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2013年3月 1日 (金)

原発政策提言 規制委の独善に注文がついた

The Yomiuri Shimbun (Mar. 1, 2013)
Nuclear Regulation Authority should heed its critics
原発政策提言 規制委の独善に注文がついた(2月28日付・読売社説)

A panel on energy and nuclear policies, mainly comprising experts from the private sector, recently submitted an emergency proposal to Prime Minister Shinzo Abe.

In the proposal, the panel urged the government to restart idled nuclear power plants once their safety is confirmed and draw up a new, responsible nuclear policy. The panel, chaired by former education minister Akito Arima, pressed the government to "avoid turning its back on nuclear power and tackle the issue squarely."
We believe the panel's proposal is reasonable.

Due to the prolonged suspension of nuclear power plants, the nation has become more dependent on thermal power generation, which has led to a surge in imports of liquefied natural gas used as fuel for thermal power generators. In light of the resultant rise in costs, electric companies have accelerated moves to raise their rates, which will likely have a huge impact on industries and people's daily lives.

Abe has pledged to fundamentally review the zero nuclear policy touted by previous administrations led by the Democratic Party of Japan. We ask the prime minister to take the proposals into account and speed up discussions on working out a new energy policy.


Fukushima basis of N-policy

The emergency proposal made three suggestions to the government: Rebuild damaged areas of Fukushima Prefecture, implement safety regulations for nuclear power based on global standards, and establish a proper energy policy.

About 160,000 people have been forced to evacuate from their homes due to the nuclear accident at Tokyo Electric Power Co.'s Fukushima No. 1 nuclear power plant. It was sensible for the panel to put its top priority on rebuilding the affected areas, stressing that this should be the foundation of the government's energy and nuclear policies.

The panel also asked the government to build an international institute in Fukushima Prefecture tasked with developing technology and fostering international cooperation on decommissioning nuclear reactors. We believe the government should promptly take action to make this idea a reality.

It is noteworthy that the panel decided to criticize the Nuclear Regulation Authority (NRA), which is tasked with implementing nuclear safety measures, in its emergency proposal. "There are various concerns" about the authority, the panel said.

"[The NRA] is pursuing a goal of reducing the risks [of operating nuclear power plants] to zero, which is impossible to achieve," the report said.
It also said the agency has not yet achieved its goal of becoming a forum for an examination of nuclear safety that takes full advantage of the wisdom of the nation's top experts and uses the maximum amount of information.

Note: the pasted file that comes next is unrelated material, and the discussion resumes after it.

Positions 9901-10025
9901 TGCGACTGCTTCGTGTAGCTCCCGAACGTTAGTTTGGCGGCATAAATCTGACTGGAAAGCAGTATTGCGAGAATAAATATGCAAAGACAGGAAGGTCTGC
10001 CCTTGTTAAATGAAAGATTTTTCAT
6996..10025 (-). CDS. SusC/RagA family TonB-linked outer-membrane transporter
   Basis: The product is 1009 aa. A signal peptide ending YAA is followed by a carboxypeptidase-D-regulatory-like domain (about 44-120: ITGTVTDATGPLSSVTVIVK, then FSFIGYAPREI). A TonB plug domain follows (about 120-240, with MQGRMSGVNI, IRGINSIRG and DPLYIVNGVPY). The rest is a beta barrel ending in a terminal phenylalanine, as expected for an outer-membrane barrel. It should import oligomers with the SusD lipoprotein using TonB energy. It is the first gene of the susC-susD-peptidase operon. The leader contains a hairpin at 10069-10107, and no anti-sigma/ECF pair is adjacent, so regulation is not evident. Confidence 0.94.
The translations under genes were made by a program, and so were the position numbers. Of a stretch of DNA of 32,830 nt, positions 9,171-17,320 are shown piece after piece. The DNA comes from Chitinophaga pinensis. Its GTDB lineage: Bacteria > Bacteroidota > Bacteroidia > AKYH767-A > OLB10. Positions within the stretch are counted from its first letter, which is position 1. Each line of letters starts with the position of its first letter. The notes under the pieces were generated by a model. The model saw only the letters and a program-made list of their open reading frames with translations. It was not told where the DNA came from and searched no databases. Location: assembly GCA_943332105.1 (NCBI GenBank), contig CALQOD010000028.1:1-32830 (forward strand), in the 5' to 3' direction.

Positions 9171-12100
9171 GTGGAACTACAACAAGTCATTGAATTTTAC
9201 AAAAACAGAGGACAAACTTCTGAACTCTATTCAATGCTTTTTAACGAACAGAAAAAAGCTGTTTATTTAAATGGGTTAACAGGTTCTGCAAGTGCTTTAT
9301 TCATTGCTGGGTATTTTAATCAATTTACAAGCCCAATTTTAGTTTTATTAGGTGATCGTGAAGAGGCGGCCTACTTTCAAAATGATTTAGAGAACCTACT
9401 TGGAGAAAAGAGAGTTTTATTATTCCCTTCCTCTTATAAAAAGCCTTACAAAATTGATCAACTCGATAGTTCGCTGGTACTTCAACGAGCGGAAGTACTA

NRA becoming self-righteous

We agree that there are many problems with the management of the authority.

The authority is now working on drawing up new safety standards on nuclear power plants and studying whether nuclear power plants have active faults beneath them. However, it has excluded experts who were involved in nuclear regulation before the Fukushima crisis from its activities.

When the authority conducted a study on faults running under Japan Atomic Power Co.'s Tsuruga power plant in Fukui Prefecture, it concluded that a crush zone underneath the power plant's reactor is an active fault at a meeting of experts chosen in a biased manner. The authority did not even give Japan Atomic Power a chance to refute the NRA's findings. It is reasonable for the panel to urge the authority to "exchange opinions with [nuclear power plant] operators in an open manner."

Kunihiko Shimazaki, acting NRA chairman, said he plans to ask experts recommended by related academic societies to examine the authority's assessments of the faults under nuclear power plants. However, we believe its examinations will remain problematic unless the authority stops excluding experts who have opinions differing from those of the authority.

The emergency proposal also asked the authority to clarify the rules and timetable on restarting idled nuclear power plants.

NRA Chairman Shunichi Tanaka said when deciding on the restart of nuclear power plants, the authority will not take the costs to power companies into account. However, we believe it is impossible to conduct nuclear regulation without considering the efficiency and economic performance of nuclear power plants.

The regulation authority's political independence is guaranteed, but that does not mean it should become self-righteous.

(From The Yomiuri Shimbun, Feb. 28, 2013)
(2013年2月28日02時04分  読売新聞)


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